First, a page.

i came across these two portraits while thumbing through several books on renaissance paintings. i was struck at first by the unusual countenance of both subjects. but while the grotesque nature of the paintings initially drew me in, i was further intrigued by the level of detail and artistry involved in each work. renaissance portraiture of course being a high mark in history for the technique and skill devoted to depicting above all else, beauty, i was a bit confused.
as it turns out leonardo da vinci was very interested in "grotesque heads" and had a collection of drawings devoted to such subjects. the painters of these portraits were working in that tradition. and i find it fascinating that there are quite a many of these types of paintings from the period which challenge notions of grace and beauty. the woman in the second painting titled "an old woman," may have been one duchess of carinthia who was said to have regarded herself a figure of fun and thus dressed purposefully in what even in the sixteenth century would have been considered outlandish. incidentally she was john tenniel's original inspiration for the duchess in his alice in wonderland illustrations.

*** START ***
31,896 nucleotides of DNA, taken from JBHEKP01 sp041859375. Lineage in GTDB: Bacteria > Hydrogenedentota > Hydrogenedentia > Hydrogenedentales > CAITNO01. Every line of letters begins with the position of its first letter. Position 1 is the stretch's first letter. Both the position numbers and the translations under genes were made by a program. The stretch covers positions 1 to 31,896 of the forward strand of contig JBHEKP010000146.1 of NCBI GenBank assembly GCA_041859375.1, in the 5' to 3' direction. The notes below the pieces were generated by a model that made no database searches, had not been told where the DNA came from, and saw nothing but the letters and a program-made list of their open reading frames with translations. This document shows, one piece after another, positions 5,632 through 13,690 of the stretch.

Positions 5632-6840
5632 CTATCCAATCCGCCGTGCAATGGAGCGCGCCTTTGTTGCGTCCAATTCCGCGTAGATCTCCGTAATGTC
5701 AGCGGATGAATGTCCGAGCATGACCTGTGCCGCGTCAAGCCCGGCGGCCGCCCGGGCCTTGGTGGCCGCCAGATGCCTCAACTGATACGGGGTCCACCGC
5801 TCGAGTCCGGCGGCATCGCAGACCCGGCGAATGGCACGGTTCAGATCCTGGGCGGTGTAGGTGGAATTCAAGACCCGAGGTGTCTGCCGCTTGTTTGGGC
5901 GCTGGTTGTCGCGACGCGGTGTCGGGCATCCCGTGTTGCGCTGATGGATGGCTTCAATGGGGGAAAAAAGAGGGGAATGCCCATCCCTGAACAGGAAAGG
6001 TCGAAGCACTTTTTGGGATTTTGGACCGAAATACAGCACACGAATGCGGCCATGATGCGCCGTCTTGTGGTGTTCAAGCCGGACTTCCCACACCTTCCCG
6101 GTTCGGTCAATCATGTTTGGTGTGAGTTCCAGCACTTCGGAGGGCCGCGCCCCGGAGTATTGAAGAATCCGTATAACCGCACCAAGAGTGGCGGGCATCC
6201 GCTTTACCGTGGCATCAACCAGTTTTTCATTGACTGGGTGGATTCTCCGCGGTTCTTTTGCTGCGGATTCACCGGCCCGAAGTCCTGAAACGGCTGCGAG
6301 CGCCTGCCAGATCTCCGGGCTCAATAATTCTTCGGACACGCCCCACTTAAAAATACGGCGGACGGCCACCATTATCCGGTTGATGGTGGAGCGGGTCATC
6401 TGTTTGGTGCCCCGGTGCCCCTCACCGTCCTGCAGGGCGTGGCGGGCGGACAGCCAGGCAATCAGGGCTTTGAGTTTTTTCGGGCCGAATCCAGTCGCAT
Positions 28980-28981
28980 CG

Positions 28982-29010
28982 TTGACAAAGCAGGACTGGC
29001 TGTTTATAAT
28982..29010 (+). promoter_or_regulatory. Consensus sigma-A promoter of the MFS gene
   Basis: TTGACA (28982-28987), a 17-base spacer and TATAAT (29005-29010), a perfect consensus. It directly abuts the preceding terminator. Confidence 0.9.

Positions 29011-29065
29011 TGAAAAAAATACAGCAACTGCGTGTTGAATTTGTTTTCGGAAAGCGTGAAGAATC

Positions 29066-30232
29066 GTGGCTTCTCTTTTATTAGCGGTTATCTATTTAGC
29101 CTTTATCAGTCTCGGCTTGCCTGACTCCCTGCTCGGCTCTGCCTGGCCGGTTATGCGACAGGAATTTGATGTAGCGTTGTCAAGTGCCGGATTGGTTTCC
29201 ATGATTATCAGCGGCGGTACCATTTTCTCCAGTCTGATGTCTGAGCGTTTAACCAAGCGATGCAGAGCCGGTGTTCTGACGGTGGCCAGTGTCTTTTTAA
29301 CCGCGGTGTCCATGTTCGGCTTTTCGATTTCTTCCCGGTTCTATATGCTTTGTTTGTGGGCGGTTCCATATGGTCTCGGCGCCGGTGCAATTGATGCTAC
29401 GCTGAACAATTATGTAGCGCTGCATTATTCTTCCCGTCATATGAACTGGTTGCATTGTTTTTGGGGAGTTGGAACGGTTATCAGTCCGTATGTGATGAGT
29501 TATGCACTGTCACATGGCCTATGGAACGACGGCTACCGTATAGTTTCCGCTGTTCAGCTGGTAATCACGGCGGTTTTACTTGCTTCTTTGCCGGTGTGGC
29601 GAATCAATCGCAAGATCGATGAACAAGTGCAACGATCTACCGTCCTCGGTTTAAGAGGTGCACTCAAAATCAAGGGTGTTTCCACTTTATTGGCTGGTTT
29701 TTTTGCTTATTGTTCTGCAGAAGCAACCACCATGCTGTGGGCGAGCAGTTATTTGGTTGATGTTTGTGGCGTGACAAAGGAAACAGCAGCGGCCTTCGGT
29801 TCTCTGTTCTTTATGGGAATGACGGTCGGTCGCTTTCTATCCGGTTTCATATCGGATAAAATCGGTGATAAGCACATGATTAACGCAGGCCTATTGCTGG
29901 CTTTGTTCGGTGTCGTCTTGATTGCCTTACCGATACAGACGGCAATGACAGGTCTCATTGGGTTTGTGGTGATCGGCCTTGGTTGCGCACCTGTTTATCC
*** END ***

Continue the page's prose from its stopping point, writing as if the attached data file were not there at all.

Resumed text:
domenico ghirlandaio, "an old man and his grandson," about 1490
quentin massys, "an old woman," about 1513
images from renaissance faces: van eyck to titian